Today, 24 Jun 2012, is the feast day of St Bartholomew of Farne, a rather unusual Saint who lived most of his life in 12th century England as a hermit. How did he come to live on an island exposed to the North Sea for 40+ years praising God in song as he went about his austere life? Read on.
It was a big tussle today between learning more about St Bartholomew of Farne, as part of my quest this year to learn about all Saints with devotion to St Bartholomew the Apostle (my patron saint for 2012) and between honouring St John the Baptist, the beloved patron of our parish. This was the way I was guided, so hopefully in times to come I will be able to honour St John the Baptist as he deserves.
No one is quite sure when St Bartholomew of Farne was born, although it seems safe to conclude that he was probably at least 70 years old when he died. He grew up at Whitby on the Northumbrian coast of England, living with the name ‘Tostig’ given to him by his parents which he disliked. With a name like Tostig, his parents may have been of Scandanavian origin or rather impressed by Tostig Godwinson (d. 1066) brother of King Harold Godwinson. He tried the Norman name William instead. Whether due to his name, or his heritage, or both, our friend came in for a bit of bullying from his peers. To escape that, or to escape an unwanted marriage, he took off to Norway for a while. There his spiritual life must have taken off, because on his return to England a few years later, he had become a priest.
Perhaps one of the reasons he returned to England was to follow a religious vocation, knowing that the monks at Durham had a reputation for holiness. Having joined the monastery he took the name Bartholomew in religion. After growing for a while in monastic life and discipline, St Cuthbert took an interest in Bartholomew’s life, and in a vision invited the monk to become a hermit on the Island of Farne which he himself had made holy through prayer and penance.
Now Bartholomew knew precisely where God wanted him to be, and lost no time in getting the necessary permissions to begin life as a hermit on the the island of inner Farne where St Cuthbert had lived. It was by no means an easy life ; apart from the occasional shipment of provisions from the monastery Bartholomew had to work hard cultivating corn to become bread and a cow for milk. Already on the island was another hermit, and the two men didn’t get on together. From time to time the hermits had to deal with the occupants of boats seeking shelter and hospitality and with pirates who raided their stored foodstuffs. After about ten years, the first hermit gave up. Mind you, if you were seeking total silence for prayer and the other hermit was wandering about praying and singing at the top of his voice, things would get testy.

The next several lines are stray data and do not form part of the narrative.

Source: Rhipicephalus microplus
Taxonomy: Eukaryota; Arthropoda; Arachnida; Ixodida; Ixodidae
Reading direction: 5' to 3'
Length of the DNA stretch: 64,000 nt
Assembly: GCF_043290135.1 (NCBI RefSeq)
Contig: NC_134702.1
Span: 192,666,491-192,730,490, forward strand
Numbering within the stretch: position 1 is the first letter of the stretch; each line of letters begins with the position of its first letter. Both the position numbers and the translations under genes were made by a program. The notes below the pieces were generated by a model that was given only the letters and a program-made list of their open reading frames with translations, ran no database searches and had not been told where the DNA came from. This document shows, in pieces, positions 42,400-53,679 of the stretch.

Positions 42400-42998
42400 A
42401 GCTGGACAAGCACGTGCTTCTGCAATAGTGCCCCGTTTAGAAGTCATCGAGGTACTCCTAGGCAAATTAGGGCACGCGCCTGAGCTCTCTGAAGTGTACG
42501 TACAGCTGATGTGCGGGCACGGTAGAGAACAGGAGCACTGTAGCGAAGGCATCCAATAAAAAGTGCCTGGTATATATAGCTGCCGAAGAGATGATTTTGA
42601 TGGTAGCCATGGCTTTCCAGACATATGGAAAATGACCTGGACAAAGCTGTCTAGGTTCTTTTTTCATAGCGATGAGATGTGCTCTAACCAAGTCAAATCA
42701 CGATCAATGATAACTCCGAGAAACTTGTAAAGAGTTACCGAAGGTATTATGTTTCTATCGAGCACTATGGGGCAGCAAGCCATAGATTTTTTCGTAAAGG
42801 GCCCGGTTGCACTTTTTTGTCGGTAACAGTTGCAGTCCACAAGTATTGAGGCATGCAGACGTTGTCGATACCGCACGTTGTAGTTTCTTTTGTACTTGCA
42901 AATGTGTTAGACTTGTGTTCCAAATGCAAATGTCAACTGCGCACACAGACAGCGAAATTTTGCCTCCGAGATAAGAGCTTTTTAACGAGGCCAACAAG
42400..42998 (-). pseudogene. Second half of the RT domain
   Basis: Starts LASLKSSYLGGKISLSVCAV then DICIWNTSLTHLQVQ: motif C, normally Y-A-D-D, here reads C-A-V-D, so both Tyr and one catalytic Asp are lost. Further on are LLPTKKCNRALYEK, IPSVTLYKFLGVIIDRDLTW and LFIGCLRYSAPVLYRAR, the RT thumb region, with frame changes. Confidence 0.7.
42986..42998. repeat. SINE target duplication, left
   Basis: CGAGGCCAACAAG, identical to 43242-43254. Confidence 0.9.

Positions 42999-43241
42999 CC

Bartholomew never used a bed, and often slept propped up against a rock. He also had no time for fastidiousness, and very rarely took off his clothes, preferring to have a dirty body and a clean soul. Needless to say he was rather smelly to be around. To pray constantly was his aim. Because he was where the Lord wanted him to be, living the kind of life the Lord wanted him to live, Bartholomew was continually cheerful. The next hermit to join him, a former prior, found this a sad trial because he was a creature who loved cleanliness. These two didn’t get on either, and this time it was Bartholomew who gave in and left the island. After about a year, the local bishop persuaded Bartholomew to return and sort out the differences between them. This they did, and Bartholomew assisted the former prior during his last illness and death.
Every so often the rich and powerful came to the island to obtain wisdom and prayers from Bartholomew. He paid no attention to rank and exhorted them to repentance and to full conversion of live and behaviour.
Some of Bartholomew’s early manual labour was spent enlarging the inside of a stone sarcophagus in which his bones were to be placed after his death. His last illness was 9 days long, during which the monks came across the water to give him the last rites. Following Bartholomew’s holy death in 1193, miracles were reported at his tomb. He desired that his remains stay on the island, in order to maintain an ascetic presence for future generations of hermits.
St Bartholomew of Farne, dedicated servant of God, pray for us.